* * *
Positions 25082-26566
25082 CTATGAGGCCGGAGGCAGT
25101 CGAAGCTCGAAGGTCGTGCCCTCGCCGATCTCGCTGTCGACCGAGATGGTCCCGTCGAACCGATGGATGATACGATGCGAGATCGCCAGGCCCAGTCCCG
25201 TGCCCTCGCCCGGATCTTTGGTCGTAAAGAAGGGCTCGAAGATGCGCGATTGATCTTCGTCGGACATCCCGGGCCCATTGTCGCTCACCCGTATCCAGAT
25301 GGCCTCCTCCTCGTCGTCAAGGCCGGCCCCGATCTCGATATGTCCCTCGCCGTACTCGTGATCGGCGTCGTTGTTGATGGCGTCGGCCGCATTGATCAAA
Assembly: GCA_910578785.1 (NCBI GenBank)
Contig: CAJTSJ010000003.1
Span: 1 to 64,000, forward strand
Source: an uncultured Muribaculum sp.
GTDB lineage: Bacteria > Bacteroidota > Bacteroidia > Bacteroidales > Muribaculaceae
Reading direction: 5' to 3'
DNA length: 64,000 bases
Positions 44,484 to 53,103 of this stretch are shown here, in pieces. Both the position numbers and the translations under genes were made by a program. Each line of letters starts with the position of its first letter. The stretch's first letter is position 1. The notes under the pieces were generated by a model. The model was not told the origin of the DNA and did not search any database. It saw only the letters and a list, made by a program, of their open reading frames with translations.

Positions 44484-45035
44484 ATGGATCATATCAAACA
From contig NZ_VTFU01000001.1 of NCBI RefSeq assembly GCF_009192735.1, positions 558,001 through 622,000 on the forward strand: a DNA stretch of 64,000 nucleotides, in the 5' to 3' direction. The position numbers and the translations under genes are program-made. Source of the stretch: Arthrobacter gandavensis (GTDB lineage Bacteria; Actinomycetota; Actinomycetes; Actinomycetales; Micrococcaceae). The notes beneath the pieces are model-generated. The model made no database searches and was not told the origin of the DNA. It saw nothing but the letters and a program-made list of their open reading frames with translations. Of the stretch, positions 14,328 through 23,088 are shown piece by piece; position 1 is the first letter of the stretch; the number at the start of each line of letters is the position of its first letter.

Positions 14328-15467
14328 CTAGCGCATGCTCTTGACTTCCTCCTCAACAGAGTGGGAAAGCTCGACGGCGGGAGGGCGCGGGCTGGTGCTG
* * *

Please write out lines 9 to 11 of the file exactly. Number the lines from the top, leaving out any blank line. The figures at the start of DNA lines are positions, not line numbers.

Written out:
Source: an uncultured Muribaculum sp.
GTDB lineage: Bacteria > Bacteroidota > Bacteroidia > Bacteroidales > Muribaculaceae
Reading direction: 5' to 3'